Puma, which last year replaced BP Africa as Press Corporation LimitedÃ¢â‚¬â„¢s (PCL) partner after buying the formerÃ¢â‚¬â„¢s 50 percent stakeÃ¢â‚¬â€also said it expects to complete rebranding from BP Malawi to Puma within this first quarter.
Last September, Puma Energy Malawi said rebranding of its 51 major service stations in the country would end last October.
Speaking to journalists in the capital, Lilongwe on Wednesday, Puma Energy country managing director Dr Davies Lanjesi said stronger collaboration among energy players will be the major force behind this yearÃ¢â‚¬â„¢s envisaged improvement in fuel supply.
“I am probably more optimistic this year than in 2011 because everybody is talking about the fuel scarcity and I believe the solution to it lies in the hands of everyone,” he said.
Lanjesi said Puma Energy, a subsidiary of Trafigura Beheer, is working with the Malawi Energy Regulatory Authority (Mera) as well as the Ministry of Energy, Natural Resources and Environment on how best to end the crisis.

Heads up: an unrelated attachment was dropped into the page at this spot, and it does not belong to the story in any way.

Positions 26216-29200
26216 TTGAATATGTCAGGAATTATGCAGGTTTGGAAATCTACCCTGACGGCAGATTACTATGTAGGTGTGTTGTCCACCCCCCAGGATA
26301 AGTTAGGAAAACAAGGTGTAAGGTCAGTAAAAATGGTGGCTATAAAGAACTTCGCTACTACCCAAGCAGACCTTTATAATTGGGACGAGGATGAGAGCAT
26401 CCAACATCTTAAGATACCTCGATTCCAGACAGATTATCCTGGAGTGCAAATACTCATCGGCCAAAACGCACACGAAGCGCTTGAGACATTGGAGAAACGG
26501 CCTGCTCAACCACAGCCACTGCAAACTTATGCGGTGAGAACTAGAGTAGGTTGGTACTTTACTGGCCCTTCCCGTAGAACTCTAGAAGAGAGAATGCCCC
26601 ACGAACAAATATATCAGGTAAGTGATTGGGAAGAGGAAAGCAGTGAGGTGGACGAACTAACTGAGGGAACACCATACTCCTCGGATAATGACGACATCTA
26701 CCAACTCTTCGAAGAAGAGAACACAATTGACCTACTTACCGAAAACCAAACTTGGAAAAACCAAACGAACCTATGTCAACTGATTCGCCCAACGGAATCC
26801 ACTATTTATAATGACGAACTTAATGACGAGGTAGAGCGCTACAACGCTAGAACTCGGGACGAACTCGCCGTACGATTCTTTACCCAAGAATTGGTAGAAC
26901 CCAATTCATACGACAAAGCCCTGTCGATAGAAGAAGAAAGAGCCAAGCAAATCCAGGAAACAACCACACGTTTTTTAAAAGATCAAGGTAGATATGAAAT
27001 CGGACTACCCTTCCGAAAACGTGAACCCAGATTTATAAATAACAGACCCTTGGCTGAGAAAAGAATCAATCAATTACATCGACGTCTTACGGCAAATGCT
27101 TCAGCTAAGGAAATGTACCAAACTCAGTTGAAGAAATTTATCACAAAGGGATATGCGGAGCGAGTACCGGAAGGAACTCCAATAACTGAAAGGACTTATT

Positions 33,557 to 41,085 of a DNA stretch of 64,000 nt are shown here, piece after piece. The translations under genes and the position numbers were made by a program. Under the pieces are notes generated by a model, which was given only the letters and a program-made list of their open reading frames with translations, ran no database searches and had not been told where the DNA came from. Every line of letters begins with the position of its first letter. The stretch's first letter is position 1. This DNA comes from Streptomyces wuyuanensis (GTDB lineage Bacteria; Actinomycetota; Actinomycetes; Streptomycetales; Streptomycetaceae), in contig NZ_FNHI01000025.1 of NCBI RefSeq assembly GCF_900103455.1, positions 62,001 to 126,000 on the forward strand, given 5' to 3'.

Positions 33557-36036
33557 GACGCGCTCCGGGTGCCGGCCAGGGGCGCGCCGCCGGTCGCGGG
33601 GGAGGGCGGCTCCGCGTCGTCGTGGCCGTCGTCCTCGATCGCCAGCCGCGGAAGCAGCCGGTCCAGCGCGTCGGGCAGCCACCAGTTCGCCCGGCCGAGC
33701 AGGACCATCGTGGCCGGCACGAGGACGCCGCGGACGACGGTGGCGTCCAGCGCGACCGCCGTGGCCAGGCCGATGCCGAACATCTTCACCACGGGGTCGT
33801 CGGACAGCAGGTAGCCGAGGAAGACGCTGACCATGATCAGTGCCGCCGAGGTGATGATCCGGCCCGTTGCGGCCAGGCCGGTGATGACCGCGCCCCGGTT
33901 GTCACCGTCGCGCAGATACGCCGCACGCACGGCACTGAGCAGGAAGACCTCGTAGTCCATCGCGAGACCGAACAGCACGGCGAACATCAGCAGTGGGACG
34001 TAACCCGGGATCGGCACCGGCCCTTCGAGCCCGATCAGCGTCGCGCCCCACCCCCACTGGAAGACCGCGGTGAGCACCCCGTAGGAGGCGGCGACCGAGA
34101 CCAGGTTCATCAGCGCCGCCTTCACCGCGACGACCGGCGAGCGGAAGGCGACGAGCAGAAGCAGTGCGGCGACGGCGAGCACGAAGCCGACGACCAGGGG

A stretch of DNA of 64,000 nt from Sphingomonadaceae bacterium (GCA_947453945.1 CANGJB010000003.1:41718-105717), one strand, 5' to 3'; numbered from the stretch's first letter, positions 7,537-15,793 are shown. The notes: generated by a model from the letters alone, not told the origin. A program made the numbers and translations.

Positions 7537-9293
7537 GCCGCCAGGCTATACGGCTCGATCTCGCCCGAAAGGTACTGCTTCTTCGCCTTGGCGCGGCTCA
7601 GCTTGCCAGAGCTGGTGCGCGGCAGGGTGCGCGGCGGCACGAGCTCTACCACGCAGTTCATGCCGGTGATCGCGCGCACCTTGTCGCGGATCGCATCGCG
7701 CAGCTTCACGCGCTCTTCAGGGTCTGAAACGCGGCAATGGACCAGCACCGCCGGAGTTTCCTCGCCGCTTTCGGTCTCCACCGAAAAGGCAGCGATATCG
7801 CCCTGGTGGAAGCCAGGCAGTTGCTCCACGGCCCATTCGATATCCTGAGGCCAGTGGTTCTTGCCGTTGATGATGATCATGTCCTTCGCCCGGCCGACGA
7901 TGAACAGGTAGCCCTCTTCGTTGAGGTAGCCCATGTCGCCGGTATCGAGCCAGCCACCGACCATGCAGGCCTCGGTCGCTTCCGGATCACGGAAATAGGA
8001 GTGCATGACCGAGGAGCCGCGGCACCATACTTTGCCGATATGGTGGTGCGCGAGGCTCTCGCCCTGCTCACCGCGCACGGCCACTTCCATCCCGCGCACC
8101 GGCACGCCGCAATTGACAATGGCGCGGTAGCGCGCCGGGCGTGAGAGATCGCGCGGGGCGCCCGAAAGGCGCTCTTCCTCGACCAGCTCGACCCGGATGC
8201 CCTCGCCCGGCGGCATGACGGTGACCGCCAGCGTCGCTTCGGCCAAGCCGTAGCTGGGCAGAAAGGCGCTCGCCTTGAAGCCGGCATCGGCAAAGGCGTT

He disclosed that in 2011, his company closed its books 20 percent shy of its initial business target, with further underperformance only averted by the companyÃ¢â‚¬â„¢s ability to import its own fuel.
Lanjesi maintained that the lasting solution to MalawiÃ¢â‚¬â„¢s fuel woes lies in diversification of its export base to enable the country generate more foreign exchange to pay for fuel supplies.
On the recent government plan to pay some foreign fuel suppliers in local currency, Lanjesi said he was sure that government weighed both advantages and disadvantages of the move.
“But personally, I would put more emphasis on generating more forex and channelling it to fuel importation,” he said.
On rebranding, which will cost K400 million (about $2.4m), Lanjesi said Puma Energy has deliberately engaged local contractors and transporters to save forex.
In his remarks, Trafigura Limited corporate affairs manager Mark Eadie stressed that as Puma Energy MalawiÃ¢â‚¬â„¢s parent company, they are part of the solution to the countryÃ¢â‚¬â„¢s fuel scarcity.